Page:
Dr. David Chesler is knocking at the door of the mighty U.S. National Institutes of Health. He has something urgent to share.
Dr. Chesler is a geriatric specialist at seven Virginia nursing homes. Early in the pandemic, he read studies showing that Ivermectin, a drug he’s used to treat the scabies, was effective against the coronavirus. He started giving it in late April. So far, he has treated 191 infected patients.
In the United States, the COVID mortality rate among nursing home residents is 12 percent — 146,000 deaths in all. In Chesler’s small sample in Virginia, the mortality rate is 8 percent.
In other words, if nursing homes nationwide followed Chesler’s lead, one-third fewer deaths would have occurred. Further, excluding his earliest outbreak – in which an eight-day testing turnaround delayed treatment – Chesler’s mortality rate is 5 percent, less than half the U.S. rate.
This is no small thing. Nursing homes have been decimated by COVID, accounting for nearly 4 of 10 U.S. deaths from the illness.
The drug’s role in nursing home care is no secret. Similar reports have come from homes in France, Cali, Columbia, Toronto and Lajeado, Brazil. In the French outbreak, published in December in the Annals of Dermatology and Venereology, all 69 residents — average age 90 — and 52 staff survived a COVID-19 outbreak. In a bit of kismet, they had all taken Ivermectin for a scabies infestation. While it raged outside the home’s walls, COVID was prevented in all but seven residents and four staff, whose mild illness did not require oxygen or hospitalization.
Chesler told a similar story in a letter sent by FedEx on Jan. 10 to Dr. Anthony Fauci, the NIH’s COVID policy master. It seems logical that Chesler’s experience would attract the attention of the National Institutes of Health – might even excite officials at the suggestion that deaths could easily be avoided.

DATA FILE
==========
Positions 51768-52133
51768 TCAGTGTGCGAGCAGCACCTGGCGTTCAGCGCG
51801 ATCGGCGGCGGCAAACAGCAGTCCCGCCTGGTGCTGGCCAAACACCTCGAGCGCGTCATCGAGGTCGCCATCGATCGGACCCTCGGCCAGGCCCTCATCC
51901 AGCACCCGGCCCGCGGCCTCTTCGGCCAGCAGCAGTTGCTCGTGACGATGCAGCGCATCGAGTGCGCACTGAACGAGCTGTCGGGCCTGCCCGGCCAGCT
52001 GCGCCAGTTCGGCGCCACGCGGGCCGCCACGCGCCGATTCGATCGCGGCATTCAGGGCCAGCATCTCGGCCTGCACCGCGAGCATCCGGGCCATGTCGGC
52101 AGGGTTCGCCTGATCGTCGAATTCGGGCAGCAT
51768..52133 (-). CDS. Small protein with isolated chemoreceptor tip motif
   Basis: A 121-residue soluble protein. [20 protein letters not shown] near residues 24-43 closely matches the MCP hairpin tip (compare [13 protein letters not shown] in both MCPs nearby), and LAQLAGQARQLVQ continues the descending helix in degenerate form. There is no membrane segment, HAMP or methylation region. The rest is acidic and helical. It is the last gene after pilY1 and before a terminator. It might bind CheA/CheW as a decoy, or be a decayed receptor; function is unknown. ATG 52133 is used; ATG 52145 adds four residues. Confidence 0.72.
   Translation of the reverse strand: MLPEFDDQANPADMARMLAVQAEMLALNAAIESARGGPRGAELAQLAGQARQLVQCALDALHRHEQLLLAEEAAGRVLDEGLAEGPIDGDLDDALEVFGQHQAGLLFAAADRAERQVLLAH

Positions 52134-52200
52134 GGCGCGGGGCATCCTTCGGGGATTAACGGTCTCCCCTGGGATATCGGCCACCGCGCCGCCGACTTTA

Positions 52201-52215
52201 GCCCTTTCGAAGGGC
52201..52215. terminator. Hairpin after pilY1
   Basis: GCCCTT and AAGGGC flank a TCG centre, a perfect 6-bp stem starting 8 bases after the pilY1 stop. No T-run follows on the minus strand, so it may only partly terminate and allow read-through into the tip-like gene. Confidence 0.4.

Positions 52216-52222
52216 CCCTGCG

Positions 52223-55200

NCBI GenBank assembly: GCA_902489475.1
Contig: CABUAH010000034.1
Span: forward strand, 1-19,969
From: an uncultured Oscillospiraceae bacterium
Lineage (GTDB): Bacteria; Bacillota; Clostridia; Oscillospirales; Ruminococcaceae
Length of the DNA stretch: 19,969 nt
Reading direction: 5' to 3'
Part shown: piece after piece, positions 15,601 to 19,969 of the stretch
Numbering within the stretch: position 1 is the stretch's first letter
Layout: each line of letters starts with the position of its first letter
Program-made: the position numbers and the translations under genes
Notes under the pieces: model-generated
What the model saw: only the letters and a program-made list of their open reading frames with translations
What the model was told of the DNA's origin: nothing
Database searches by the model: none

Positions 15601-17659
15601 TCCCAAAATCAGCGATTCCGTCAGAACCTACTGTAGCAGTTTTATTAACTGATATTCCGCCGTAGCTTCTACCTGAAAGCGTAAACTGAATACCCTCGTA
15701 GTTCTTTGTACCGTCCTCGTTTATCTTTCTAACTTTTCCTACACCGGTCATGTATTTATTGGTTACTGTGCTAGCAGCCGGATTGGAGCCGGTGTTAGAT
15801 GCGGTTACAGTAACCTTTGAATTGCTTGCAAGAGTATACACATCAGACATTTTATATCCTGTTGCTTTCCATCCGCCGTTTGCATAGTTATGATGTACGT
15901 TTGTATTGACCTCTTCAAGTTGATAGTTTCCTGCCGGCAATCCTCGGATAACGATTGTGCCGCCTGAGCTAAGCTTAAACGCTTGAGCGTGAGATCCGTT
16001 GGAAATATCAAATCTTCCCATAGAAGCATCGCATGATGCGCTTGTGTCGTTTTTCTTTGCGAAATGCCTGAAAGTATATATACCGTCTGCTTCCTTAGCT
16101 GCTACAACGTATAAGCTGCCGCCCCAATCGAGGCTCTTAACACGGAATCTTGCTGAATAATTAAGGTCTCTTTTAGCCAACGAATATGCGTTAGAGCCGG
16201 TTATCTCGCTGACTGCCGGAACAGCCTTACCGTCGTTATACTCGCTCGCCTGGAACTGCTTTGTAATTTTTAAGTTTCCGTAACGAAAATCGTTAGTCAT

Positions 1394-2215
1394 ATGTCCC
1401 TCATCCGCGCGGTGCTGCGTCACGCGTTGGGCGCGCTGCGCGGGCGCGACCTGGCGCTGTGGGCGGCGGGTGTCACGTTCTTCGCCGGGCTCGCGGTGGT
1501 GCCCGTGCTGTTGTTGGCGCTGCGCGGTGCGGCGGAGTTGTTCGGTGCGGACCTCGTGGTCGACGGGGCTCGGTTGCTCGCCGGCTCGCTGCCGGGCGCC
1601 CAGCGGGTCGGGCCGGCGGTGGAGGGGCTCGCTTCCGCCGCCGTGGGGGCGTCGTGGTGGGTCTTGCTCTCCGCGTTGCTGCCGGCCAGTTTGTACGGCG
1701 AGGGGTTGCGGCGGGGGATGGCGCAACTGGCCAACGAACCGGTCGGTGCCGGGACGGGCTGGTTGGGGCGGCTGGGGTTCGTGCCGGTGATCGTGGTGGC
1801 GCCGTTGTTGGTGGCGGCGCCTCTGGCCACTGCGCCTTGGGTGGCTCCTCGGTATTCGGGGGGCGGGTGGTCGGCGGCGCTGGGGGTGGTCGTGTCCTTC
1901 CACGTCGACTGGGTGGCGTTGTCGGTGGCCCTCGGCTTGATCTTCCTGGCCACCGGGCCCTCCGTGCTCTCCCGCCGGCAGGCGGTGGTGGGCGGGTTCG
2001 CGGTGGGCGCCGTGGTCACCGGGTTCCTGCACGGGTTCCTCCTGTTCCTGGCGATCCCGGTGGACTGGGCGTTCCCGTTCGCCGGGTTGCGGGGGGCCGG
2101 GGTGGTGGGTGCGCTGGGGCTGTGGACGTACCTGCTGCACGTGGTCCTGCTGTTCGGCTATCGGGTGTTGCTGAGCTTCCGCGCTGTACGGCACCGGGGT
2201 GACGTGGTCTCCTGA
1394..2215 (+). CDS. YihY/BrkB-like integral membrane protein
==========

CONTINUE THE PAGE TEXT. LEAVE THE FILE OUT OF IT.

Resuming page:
Chesler, an internist for more than 40 years, hasn’t heard back and cannot understand why. “It’s safe, and it’s inexpensive, and it seems to work,” he told me. “For the couple of doses you’re giving them, there’s almost no side effects.”
NIH: A Lack of Support
Failing to respond to reports like Chesler’s is just one of NIH’s impenetrable lapses on Ivermectin – an FDA-approved drug with a good safety profile — as a potential tool to turn COVID around.
Since the pandemic began, more than 50 studies have accumulated – including three meta-analyses — concluding that Ivermectin effectively prevents and treats early infection and improves survival in late-stage patients. Yet the U.S. National Institutes of Health has shown little interest in Ivermectin.
Despite promising studies, the agency has not funded a single trial on Ivermectin. Meantime, it has supported 113 other U.S. COVID-19 studies.
“When the government sees that a country like Slovakia is allowing Ivermectin as a prophylaxis and a treatment for COVID,” said Dr. Sabine Hazan Steinberg, who is conducting an Ivermectin trial, “the government of America needs to put some funds into Ivermectin to see if that’s legitimate or not.”
Beyond its lack of financial support, the NIH is continuing to post misinformation about Ivermectin. On Jan. 14, the agency upgraded its guidance to physicians to state that it was not “for or against” Ivermectin, a neutral stance shared with monoclonal antibodies and convalescent plasma. Nonetheless, on two key pages, where doctors go to seek information, NIH repeats the old advice: “The COVID-19 Treatment Guidelines Panel recommends against the use of Ivermectin for the treatment of COVID-19, except in a clinical trial.” (An easy-to-miss disclaimer tops one page, referring to the new neutral advisory.)